The group has sent Transportation Secretary Ray LaHood a letter signed by 85 airports in support of its argument and is pressing its case at forum on flight diversion the DOT is hosting Wednesday.
On the date McElroy referenced, JetBlue and American airlines diverted seven planes to Hartford, Conn., and held passengers on the jets for more than seven hours because there were no gates available for the planes to pull up to.
The FAA launched an investigation into whether the situation violated a three-hour limit on tarmac delays for domestic flights the Department of Transportation implemented in 2010 as part of an "Airline Passengers Bill of Rights." Under the rule, airlines can be fined as much as $27,500 per passenger for a delay longer than three hours after an airplane is boarded and leaves its airport gate.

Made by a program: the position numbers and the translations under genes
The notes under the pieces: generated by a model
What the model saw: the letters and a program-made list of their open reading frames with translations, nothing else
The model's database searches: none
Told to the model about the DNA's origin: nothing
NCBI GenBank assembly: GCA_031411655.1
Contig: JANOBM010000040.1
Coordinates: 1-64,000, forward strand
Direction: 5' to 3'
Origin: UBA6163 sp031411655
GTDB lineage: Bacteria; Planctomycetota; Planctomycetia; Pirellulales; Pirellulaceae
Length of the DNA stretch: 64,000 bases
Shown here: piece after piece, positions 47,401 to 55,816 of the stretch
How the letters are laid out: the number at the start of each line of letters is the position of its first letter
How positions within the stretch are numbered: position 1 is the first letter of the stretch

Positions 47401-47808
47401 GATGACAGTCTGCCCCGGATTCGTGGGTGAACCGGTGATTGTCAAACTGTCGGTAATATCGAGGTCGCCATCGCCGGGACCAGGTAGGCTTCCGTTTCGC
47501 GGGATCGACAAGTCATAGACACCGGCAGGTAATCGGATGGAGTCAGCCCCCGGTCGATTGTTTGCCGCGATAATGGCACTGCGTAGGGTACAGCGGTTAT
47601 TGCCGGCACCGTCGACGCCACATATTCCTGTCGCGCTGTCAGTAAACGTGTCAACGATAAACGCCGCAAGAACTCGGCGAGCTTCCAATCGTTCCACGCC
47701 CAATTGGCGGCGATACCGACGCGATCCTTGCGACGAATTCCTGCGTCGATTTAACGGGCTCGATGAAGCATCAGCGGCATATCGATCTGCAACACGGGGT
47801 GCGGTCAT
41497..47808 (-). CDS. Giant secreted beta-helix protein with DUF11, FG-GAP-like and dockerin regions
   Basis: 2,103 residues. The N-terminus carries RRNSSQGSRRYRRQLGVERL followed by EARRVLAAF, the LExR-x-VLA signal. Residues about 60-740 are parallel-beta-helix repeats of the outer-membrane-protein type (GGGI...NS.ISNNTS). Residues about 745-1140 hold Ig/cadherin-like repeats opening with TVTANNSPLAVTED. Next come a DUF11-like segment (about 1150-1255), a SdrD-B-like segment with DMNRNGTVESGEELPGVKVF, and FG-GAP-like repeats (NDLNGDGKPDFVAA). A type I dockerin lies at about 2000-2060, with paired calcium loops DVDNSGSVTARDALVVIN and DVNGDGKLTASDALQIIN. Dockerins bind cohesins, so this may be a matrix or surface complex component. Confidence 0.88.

McElroy told The Hill that the situation possibly could have been avoided if officials at the Hartford airport were contacted before the planes were sent there.
"In general, airports need to have a greater role in planning for diversions, operationally," she said.
Ahead of Wednesday's forum, LaHood and FAA Administrator Randy Babbitt appeared to agree with McElroy.
"During severe weather situations, we want to do everything we can to make sure passengers are flown to airports that are ready and prepared and where passengers can get off the plane quickly,” LaHood said in a statement when the forum was announced early this month.
“We can’t control the weather, but we can improve the way diversions are handled,” Babbitt added.
The FAA has proposed setting up a new website that would allow airlines to check conditions at airports before sending unscheduled planes there. The agency has also suggested increasing the number airports that are allowed to participate in daily conference calls for flight planning.
The forum Wednesday is taking place at the transportation department's headquarters in Washington.